Verse > Anthologies > Herbert J.C. Grierson, ed. > Metaphysical Lyrics & Poems of the 17th c.
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Herbert J.C. Grierson, ed. (1886–1960). Metaphysical Lyrics & Poems of the 17th C.  1921.
 
Samuel Butler
 
146. [The Metaphysical Sectarian]
 
HE was in Logick a great Critick, 
Profoundly skill'd in Analytick. 
He could distinguish, and divide 
A Hair 'twixt South and South-West side: 
On either which he would dispute,         5
Confute, change hands, and still confute. 
He'd undertake to prove by force 
Of Argument, a Man's no Horse. 
He'd prove a Buzard is no Fowl, 
And that a Lord may be an Owl;  10
A Calf an Alderman, a Goose a Justice, 
And Rooks Committee-men and Trustees. 
He'd run in Debt by Disputation, 
And pay with Ratiocination. 
All this by Syllogism, true  15
In Mood and Figure, he would do. 
  
For Rhetorick, he could not ope 
His mouth, but out there flew a Trope: 
And when he hapned to break off 
I'th middle of his speech, or cough,  20
H'had hard words, ready to shew why, 
And tell what Rules he did it by. 
Else when with greatest Art he spoke, 
You'd think he talk'd like other folk. 
For all a Rhetoricians Rules  25
Teach nothing but to name his Tools. 
His ordinary Rate of Speech 
In loftiness of sound was rich, 
A Babylonish dialect, 
Which learned Pedants much affect.  30
It was a parti-colour'd dress 
Of patch'd and pyball'd Languages: 
'Twas English cut on Greek and Latin, 
Like Fustian heretofore on Sattin. 
It had an odd promiscuous Tone,  35
As if h' had talk'd three parts in one. 
Which made some think when he did gabble, 
Th' had heard three Labourers of Babel; 
Or Cerberus himself pronounce 
A Leash of Languages at once.  40
This he as volubly would vent, 
As if his stock would ne'r be spent. 
And truly to support that charge 
He had supplies as vast and large. 
  For he could coyn or counterfeit  45
New words with little or no wit: 
Words so debas'd and hard, no stone 
Was hard enough to touch them on. 
And when with hasty noise he spoke 'em, 
The Ignorant for currant took 'em,  50
That had the Orator who once 
Did fill his Mouth with Pebble stones 
When he harangu'd, but known his Phrase, 
He would have us'd no other ways. 
  
In Mathematicks he was greater  55
Then Tycho Brahe, or Erra Pater: 
For he by Geometrick scale 
Could take the size of Pots of Ale; 
Resolve by Signes and Tangents straight,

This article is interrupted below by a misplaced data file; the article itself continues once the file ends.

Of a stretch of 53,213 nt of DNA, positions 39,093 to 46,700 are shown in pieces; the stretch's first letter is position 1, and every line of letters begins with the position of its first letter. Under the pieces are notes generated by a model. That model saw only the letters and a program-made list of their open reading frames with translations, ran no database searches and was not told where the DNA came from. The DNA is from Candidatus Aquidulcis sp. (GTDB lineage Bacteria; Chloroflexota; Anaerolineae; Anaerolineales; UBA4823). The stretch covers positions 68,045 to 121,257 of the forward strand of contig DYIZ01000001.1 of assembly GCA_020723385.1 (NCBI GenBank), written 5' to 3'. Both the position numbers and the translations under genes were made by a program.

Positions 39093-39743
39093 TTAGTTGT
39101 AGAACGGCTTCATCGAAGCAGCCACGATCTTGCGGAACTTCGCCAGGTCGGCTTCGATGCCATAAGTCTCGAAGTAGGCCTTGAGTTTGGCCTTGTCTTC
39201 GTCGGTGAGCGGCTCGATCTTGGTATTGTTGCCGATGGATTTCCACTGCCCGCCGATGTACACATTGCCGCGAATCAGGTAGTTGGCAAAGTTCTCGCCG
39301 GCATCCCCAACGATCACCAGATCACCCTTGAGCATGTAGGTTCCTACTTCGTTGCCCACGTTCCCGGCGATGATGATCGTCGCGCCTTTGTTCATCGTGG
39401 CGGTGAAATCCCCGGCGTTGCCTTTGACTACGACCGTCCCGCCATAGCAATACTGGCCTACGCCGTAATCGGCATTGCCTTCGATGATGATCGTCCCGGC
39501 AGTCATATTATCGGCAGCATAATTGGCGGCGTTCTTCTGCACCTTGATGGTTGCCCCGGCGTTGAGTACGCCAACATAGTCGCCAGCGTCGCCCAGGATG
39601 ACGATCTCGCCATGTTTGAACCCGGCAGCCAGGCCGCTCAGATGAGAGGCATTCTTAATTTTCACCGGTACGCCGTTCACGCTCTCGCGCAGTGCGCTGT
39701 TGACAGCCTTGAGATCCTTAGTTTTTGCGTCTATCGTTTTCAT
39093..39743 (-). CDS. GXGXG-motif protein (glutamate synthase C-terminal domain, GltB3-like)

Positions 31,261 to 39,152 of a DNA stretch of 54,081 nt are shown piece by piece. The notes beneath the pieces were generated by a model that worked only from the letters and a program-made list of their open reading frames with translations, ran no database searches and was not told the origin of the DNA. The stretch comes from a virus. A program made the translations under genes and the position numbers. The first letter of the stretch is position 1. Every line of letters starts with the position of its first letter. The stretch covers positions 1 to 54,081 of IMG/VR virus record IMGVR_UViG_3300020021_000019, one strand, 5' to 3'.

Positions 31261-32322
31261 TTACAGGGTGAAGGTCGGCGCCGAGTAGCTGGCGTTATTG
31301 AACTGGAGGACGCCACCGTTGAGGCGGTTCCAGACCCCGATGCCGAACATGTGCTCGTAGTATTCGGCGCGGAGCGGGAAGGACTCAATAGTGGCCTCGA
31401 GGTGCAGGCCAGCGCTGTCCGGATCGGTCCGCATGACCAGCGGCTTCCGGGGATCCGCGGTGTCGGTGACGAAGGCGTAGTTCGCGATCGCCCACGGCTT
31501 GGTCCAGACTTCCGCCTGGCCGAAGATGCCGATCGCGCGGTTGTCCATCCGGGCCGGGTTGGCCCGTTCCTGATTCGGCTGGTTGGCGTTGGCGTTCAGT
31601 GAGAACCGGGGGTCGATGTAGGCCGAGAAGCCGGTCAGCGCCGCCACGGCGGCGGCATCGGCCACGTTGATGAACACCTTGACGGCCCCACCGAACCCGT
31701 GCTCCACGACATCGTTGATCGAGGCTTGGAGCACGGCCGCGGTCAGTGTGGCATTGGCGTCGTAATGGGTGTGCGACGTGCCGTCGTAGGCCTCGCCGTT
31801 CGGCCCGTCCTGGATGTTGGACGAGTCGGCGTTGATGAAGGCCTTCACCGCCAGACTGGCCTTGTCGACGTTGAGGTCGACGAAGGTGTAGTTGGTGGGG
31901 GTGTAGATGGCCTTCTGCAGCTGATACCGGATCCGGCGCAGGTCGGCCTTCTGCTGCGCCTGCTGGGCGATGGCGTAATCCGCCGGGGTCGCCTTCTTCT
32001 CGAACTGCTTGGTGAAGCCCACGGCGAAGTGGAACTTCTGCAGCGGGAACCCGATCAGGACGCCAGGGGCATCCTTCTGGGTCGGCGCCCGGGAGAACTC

If Bread or Butter wanted weight;  60
And wisely tell what hour o'th day 
The Clock does strike, by Algebra. 
  
Beside he was a shrewd Philosopher; 
And had read every Text and gloss over: 
What e're the crabbed'st Author hath  65
He understood b'implicit Faith, 
What ever Sceptick could inquere for; 
For every why he had a wherefore: 
Knew more then forty of them do, 
As far as words and terms could go.  70
All which he understood by Rote, 
And as occasion serv'd, would quote; 
No matter whether right or wrong: 
They might be either said or sung. 
His Notions fitted things so well,  75
That which was which he could not tell; 
But oftentimes mistook the one 
For th'other, as Great Clerks have done. 
He could reduce all things to Acts 
And knew their Natures by Abstracts,  80
Where Entity and Quiddity 
The Ghosts of defunct Bodies flie; 
Where Truth in Person does appear, 
Like words congeal'd in Northern Air. 
He knew what's what, and that's as high  85
As Metaphysick wit can fly. 
In School Divinity as able 
As he that hight Irrefragable; 
Profound in all the Nominal 
And real ways beyond them all,  90
And with as delicate a Hand 
Could twist as tough a Rope of Sand, 
And weave fine Cobwebs, fit for skull 
That's empty when the Moon is full; 
Such as take Lodgings in a Head  95
That's to be lett unfurnished. 
He could raise Scruples dark and nice, 
And after solve 'em in a trice: 
As if Divinity had catch'd 
The Itch, of purpose to be scratch'd; 100
Or, like a Mountebank, did wound 
And stab her self with doubts profound, 
Onely to shew with how small pain 
The sores of faith are cur'd again; 
Although by woful proof we find, 105
They always leave a Scar behind. 
He knew the Seat of Paradise, 
Could tell in what degree it lies: 
And, as he was dispos'd, could prove it, 
Below the Moon, or else above it: 110
What Adam dreamt of when his Bride 
Came from her Closet in his side: 
Whether the Devil tempted her 
By a High Dutch Interpreter: 
If either of them had a Navel; 115
Who first made Musick malleable: 
Whether the Serpent at the fall 
Had cloven Feet, or none at all, 
All this without a Gloss or Comment, 
He would unriddle in a moment 120
In proper terms, such as men smatter 
When they throw out and miss the matter. 
 
 
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